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Globalization in an Age of CrisisMultilateral Economic Cooperation in the Twenty-First Century$
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Robert C. Feenstra and Alan M. Taylor

Print publication date: 2014

Print ISBN-13: 9780226030753

Published to Chicago Scholarship Online: September 2014

DOI: 10.7208/chicago/9780226030890.001.0001

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International Policy Coordination: The Long View

International Policy Coordination: The Long View

Chapter:
(p.43) 2 International Policy Coordination: The Long View
Source:
Globalization in an Age of Crisis
Author(s):

Barry Eichengreen

Publisher:
University of Chicago Press
DOI:10.7208/chicago/9780226030890.003.0003

The chapter takes a long view of the evolution of macroeconomic policy coordination. The record shows that coordination is more likely in limited technical areas, when there is institutional support, when it is needed to preserve an existing regime from failure, and when nations are not in conflict on other issues. For example, as the classical gold standard matured, although policymakers had not overtly created the regime, once it was there they had a stake in its continued smooth operation. It was the outbreak of wars and the Depression that derailed the gold standard. Only in the wake of these failures did more serious efforts take hold as conflict abated and the costs of earlier mistakes loomed large, with Bretton Woods system and later the EU project. The gaps between the technocratic solutions and political realities, in the U.S., Europe, China, or elsewhere, have often been a key stumbling block. In 2008–09, central bank and G20 cooperation showed that grave enough dangers could focus minds, but once the cliff edge receded problems of collective action resurfaced. International macroeconomic cooperation remains as fragile as ever.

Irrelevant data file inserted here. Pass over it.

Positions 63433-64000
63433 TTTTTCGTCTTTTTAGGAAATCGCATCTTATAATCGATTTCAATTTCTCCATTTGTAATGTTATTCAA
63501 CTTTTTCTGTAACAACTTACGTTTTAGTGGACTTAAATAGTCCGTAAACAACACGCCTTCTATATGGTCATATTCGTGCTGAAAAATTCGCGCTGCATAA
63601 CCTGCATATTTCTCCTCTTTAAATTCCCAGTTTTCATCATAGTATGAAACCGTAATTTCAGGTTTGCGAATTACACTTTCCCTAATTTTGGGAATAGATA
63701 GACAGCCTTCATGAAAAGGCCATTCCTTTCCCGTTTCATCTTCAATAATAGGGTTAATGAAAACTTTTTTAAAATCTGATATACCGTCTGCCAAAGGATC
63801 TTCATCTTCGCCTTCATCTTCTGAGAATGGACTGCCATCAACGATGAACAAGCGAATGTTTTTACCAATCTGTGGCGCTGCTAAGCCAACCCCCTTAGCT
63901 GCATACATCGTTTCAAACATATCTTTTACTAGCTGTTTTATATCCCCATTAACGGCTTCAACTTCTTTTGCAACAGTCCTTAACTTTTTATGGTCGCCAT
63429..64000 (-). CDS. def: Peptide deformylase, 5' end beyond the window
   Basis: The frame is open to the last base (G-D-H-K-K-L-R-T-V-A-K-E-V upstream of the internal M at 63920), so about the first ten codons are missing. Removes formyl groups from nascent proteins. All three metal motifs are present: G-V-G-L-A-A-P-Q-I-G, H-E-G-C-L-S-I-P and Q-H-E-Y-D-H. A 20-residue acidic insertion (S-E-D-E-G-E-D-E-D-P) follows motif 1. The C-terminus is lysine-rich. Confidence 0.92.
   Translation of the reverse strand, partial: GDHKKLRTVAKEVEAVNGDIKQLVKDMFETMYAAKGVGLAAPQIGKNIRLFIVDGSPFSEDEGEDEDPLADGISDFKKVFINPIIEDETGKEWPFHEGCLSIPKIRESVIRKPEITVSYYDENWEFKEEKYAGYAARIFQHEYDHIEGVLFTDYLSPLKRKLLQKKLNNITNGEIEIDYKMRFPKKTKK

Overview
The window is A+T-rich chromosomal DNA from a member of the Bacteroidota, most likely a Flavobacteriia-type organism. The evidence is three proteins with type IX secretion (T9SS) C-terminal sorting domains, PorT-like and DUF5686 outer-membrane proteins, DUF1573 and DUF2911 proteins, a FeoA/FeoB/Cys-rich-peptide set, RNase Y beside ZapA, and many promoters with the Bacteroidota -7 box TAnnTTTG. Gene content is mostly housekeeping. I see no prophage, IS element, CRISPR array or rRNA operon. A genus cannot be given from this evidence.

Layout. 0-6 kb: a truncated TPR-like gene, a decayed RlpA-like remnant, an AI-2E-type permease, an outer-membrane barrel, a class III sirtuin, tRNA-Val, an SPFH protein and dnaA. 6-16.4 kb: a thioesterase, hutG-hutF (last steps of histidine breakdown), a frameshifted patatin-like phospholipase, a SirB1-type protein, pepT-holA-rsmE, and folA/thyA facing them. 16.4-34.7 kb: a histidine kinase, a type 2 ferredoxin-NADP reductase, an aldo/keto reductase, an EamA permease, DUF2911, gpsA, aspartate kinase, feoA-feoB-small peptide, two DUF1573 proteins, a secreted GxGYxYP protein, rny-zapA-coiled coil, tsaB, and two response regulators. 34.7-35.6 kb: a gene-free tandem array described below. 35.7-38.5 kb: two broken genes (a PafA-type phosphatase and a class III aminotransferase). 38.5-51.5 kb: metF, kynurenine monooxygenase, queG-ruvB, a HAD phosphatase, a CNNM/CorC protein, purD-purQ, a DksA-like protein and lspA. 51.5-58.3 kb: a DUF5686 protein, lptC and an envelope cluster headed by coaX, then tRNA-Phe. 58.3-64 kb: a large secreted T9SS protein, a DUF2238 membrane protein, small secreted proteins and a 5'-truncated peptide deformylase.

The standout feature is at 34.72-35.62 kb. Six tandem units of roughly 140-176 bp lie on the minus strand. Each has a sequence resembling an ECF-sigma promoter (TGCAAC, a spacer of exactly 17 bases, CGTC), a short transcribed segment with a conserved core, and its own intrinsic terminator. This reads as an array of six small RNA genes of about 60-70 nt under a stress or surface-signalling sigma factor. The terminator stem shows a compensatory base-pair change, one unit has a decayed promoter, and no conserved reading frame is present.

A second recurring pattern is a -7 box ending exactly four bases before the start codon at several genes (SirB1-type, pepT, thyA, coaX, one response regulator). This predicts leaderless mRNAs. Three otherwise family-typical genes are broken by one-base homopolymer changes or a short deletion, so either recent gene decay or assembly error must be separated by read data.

Keywords:   Macroeconomic policy, Coordination, Gold standard, Bretton Woods

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